I am proud of the fact I strung the entire sets of rackets for the WilsonInternationalTeam in 1976 after my second year of stringing, maybe 1,000 rackets.
    RichardStockton, RaulRameriz, and BrianGottfried's. I strung 4 of MikeCahill's rackets also.
     
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  25. Fuji

    Fuji Legend

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    For me, I can tell who strings my rackets out of the guys I work with. The two that I enjoy are both what I would consider pro-level stringers. Both have strung in excess 5k frames in their stringing career, and have strung for ITF events and ATP players. The biggest difference is the consistent quality from them. If I get 3-4 frames strung by either of these guys, they play identical. If I string my own frames (I'm a novice stringer at best) I can feel the difference.

    These guys speeds also amaze me though, standard for them is sub 20 regardless of the frame.

    -Fuji
     
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  26. Chotobaka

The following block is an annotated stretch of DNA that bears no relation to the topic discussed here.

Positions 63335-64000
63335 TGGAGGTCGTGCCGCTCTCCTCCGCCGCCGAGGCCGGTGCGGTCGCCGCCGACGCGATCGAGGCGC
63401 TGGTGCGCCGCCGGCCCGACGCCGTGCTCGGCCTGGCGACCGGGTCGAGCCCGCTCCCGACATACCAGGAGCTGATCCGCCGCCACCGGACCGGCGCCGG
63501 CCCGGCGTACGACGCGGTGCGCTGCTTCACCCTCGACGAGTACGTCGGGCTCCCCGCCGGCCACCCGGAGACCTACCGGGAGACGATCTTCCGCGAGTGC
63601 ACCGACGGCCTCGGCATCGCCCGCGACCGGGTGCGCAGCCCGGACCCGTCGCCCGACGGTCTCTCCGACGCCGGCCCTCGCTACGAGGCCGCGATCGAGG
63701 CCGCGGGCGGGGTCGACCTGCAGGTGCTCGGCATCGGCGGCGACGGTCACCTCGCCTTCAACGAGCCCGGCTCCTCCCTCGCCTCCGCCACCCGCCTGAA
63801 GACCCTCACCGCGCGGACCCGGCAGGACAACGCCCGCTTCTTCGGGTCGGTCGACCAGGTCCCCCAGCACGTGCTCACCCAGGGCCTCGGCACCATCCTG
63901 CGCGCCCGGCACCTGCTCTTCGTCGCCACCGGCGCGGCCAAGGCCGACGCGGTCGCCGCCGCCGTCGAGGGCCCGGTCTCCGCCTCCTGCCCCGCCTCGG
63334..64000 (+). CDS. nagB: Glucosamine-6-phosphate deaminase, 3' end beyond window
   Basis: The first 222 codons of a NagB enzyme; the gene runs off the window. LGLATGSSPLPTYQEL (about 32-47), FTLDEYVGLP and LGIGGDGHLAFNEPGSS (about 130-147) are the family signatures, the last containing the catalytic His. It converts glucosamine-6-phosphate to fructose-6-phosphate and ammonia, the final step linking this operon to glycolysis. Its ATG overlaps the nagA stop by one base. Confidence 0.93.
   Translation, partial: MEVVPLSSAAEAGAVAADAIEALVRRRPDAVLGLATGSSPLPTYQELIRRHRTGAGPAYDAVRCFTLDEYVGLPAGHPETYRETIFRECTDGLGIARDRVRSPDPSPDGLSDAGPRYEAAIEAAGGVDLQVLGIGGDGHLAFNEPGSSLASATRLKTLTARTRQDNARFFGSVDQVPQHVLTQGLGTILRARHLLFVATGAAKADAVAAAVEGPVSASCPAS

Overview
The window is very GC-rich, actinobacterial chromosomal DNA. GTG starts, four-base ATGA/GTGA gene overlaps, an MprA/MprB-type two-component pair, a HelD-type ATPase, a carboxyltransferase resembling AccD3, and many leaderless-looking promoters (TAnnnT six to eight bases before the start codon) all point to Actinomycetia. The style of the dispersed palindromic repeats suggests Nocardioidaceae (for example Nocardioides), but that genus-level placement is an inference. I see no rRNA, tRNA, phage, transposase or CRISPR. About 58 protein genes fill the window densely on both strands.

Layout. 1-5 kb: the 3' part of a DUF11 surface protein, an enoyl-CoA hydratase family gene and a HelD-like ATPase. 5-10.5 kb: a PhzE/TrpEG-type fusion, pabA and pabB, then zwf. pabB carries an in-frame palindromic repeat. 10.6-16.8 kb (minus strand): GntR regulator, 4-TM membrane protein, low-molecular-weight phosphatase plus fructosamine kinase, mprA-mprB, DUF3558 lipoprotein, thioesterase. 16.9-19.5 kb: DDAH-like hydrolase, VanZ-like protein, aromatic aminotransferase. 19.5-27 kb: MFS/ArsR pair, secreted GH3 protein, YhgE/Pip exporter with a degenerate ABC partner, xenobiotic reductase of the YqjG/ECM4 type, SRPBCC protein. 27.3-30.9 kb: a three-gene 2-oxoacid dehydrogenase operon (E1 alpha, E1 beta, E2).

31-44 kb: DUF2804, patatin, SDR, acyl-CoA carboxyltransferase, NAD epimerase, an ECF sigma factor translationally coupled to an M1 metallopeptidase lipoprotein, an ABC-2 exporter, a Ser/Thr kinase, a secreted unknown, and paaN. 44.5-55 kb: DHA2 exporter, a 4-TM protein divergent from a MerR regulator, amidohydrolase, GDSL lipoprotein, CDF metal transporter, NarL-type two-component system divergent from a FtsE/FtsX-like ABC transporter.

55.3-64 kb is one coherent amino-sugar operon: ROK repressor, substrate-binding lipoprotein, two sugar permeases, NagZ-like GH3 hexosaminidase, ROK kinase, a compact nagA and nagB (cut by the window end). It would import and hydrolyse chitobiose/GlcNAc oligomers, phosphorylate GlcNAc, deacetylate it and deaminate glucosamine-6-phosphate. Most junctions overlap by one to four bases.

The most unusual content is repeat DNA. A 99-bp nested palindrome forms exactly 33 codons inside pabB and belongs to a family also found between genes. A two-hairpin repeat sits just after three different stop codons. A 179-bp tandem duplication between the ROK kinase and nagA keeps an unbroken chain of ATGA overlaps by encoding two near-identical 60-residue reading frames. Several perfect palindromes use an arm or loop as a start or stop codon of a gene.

Chotobaka Hall of Fame

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    Experience is a funny thing. Whether experience itself actually has value is often dependent upon how one learned a skill in the first place and whether they continue to grow and evolve.

    There is such a thing as "20 years of 1 years experience". And, just like playing tennis, if learned incorrectly repetition just reinforces flawed technique and bad habits.
     
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  27. Topspin101

    Topspin101 Rookie

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    I started a year ago and just completed my 100th racquet. The most important thing to master is consistency! I picked that up early from this site. Speed means nothing to the customer. He wants to be dialed in and get the same results every time he hands you a frame. I have a teaching pro that went to Nick B.'s academy for 8 years. He breaks strings every 2 or 3 weeks. He just leaves his racquets inside my gate with a note saying "same as usual". Consistency should be your mantra!